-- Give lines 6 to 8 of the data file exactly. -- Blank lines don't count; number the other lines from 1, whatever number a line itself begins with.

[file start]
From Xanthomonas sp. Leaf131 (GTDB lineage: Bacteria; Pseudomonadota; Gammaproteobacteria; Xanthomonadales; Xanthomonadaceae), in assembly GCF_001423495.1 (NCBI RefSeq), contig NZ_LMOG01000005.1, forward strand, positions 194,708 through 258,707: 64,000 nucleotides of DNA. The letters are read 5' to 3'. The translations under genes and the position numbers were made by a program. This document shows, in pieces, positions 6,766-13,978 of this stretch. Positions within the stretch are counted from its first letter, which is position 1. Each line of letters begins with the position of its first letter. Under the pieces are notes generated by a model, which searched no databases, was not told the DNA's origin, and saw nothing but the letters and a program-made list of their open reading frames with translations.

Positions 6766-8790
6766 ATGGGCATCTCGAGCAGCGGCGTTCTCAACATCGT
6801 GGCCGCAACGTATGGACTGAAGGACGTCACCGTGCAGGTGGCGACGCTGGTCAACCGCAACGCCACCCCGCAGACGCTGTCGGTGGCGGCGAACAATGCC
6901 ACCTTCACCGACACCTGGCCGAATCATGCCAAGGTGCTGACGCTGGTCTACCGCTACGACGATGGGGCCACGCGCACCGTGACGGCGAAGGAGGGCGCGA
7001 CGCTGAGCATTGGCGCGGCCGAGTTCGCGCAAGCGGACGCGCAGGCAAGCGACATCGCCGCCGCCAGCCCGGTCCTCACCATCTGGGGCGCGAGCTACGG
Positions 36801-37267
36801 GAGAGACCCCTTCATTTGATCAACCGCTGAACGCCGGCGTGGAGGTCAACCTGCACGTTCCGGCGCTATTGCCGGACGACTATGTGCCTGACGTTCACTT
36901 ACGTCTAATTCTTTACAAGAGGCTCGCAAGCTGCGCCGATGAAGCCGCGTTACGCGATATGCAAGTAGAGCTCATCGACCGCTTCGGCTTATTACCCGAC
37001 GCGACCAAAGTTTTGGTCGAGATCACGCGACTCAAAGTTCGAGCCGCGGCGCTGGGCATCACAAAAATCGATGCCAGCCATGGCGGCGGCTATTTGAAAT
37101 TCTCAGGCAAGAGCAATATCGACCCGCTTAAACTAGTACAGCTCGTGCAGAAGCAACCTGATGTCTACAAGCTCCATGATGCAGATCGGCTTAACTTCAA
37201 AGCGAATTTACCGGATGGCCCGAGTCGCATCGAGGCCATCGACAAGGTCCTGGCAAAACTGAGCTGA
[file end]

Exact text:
7001 CGCTGAGCATTGGCGCGGCCGAGTTCGCGCAAGCGGACGCGCAGGCAAGCGACATCGCCGCCGCCAGCCCGGTCCTCACCATCTGGGGCGCGAGCTACGG
Positions 36801-37267
36801 GAGAGACCCCTTCATTTGATCAACCGCTGAACGCCGGCGTGGAGGTCAACCTGCACGTTCCGGCGCTATTGCCGGACGACTATGTGCCTGACGTTCACTT